Pregnant women missing symptoms of gestational diabetes

The symptoms are similar to the side effects of pregnancy, with women finding an unusual thirst, frequent urination and general fatigue

Powered by automated translation

Pregnant women may be missing the symptoms of gestational diabetes as they are similar to many of the side effects of pregnancy, a UAE expert has warned.

Despite regular awareness campaigns and the availability of information in hospitals, clinics and online, some pregnant women are still not well-informed about the serious complications of gestational diabetes mellitus during pregnancy.

Symptoms include unusual thirst, frequent urination and general fatigue, which many women experience during pregnancy anyway. 
Dr Eman Deemas, obstetrician gynaecologist at Sharjah University hospital, said that 10 per cent of the pregnant women who visited the hospital this year were not aware they were suffering from GDM.
"So far this year, we have seen 50 pregnant women a month, of which 10 per cent did not know that they had diabetes," she said.
She said that 20 to 30 per cent of women in the UAE have been diagnosed with diabetes, and a family history or genetic predisposition puts women at high risk of GDM. 
Mothers-to-be should be made aware so they can recognise diabetes symptoms, such as frequent vaginal, bladder and skin infections, as well as blurred vision.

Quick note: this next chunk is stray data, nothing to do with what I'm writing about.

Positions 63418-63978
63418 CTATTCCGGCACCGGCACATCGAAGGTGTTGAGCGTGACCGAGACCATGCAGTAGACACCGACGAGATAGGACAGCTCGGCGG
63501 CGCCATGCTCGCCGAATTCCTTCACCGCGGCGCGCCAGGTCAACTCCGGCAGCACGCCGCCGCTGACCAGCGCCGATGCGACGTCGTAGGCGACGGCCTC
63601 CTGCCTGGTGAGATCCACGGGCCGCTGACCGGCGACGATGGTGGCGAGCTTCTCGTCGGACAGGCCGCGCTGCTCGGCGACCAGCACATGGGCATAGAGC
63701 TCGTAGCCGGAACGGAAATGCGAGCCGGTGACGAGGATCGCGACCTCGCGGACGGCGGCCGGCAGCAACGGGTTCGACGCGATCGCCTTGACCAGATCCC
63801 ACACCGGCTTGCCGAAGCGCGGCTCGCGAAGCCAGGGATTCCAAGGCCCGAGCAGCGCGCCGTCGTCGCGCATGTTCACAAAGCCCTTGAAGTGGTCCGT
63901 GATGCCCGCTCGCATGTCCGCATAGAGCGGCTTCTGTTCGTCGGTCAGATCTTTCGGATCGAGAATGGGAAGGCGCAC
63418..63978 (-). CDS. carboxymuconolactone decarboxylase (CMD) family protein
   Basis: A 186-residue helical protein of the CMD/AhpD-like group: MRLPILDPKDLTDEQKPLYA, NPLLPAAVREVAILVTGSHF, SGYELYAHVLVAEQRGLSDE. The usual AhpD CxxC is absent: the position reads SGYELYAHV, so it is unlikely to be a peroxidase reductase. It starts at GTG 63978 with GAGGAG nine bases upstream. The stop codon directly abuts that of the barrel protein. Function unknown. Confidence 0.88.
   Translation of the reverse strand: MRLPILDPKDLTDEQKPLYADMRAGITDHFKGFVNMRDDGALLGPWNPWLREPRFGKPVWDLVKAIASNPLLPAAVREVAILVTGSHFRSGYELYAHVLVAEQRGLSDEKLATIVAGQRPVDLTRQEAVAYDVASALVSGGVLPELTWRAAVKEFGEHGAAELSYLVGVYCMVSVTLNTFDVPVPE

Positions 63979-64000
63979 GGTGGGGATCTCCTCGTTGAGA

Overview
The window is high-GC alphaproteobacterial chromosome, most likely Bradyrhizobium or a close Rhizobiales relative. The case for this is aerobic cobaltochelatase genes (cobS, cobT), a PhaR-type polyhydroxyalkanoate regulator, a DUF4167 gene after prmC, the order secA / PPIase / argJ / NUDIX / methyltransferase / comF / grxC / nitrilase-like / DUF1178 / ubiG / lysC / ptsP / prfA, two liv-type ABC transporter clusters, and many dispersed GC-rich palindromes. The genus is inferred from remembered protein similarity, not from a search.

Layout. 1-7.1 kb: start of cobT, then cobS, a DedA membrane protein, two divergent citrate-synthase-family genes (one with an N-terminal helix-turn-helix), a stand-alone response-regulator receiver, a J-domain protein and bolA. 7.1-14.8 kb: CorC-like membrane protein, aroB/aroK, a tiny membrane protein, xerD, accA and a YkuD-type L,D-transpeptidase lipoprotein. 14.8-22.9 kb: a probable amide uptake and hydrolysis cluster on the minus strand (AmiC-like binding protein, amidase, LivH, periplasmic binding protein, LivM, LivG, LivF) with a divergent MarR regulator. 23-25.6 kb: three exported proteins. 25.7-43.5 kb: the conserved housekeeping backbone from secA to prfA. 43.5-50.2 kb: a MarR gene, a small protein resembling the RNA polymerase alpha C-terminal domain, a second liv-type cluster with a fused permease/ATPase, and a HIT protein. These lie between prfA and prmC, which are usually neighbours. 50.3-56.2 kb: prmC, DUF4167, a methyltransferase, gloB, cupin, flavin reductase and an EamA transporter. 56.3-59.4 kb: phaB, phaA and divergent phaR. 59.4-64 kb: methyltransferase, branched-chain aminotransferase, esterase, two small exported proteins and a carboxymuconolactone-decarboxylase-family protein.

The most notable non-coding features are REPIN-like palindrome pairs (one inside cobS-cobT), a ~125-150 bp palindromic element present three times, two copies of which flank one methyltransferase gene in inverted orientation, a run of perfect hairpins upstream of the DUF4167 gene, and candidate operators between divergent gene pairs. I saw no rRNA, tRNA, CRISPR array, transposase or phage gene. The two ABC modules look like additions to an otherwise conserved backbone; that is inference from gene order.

Pregnant women can develop gestational diabetes after the twentieth week of pregnancy and are usually advised to conduct blood sugar tests between the 24th to 28th weeks of pregnancy, said Dr Deemas.
The test involves drinking a sugary liquid before a blood sample is taken to measure glucose levels an one hour.
If for any a test is not conducted at this time, the pregnant woman should insist on having one, she said.
"Excess glucose passes from the mother's bloodstream through the placenta, which can result in serious pregnancy complications," she said.


Read more:

Lack of sleep exacerbating obesity rates among children, study reveals

Sugar-packed drinks turning adolescents into addicts, study reveals

Diabetes facility in Dubai expands to keep up with growing demand


If left untreated, gestational diabetes can increase risks during delivery, among other serious complication.
"I had no idea this could happen to me. I used to hear the term pregnancy diabetes, but I thought it was only among women who had diabetes before they got pregnant, or those who ate too many sweets," said Nora Noufal, whose child suffered from jaundice after she contracted GDM.
Although she had been getting her health checked at a public clinic in Dubai, she was not aware she had developed GDM during her pregnancy.
The complications of her untreated condition resulted in the premature birth of her baby boy at 32 weeks, weighing just 2 kilogrammes and suffering from jaundice.
Following this incident, Nora educated herself about the condition and made sure to follow up properly during her second pregnancy.
"We should not be shy to say that we don't know and ask, it will protect us and our kids from any complications," she said.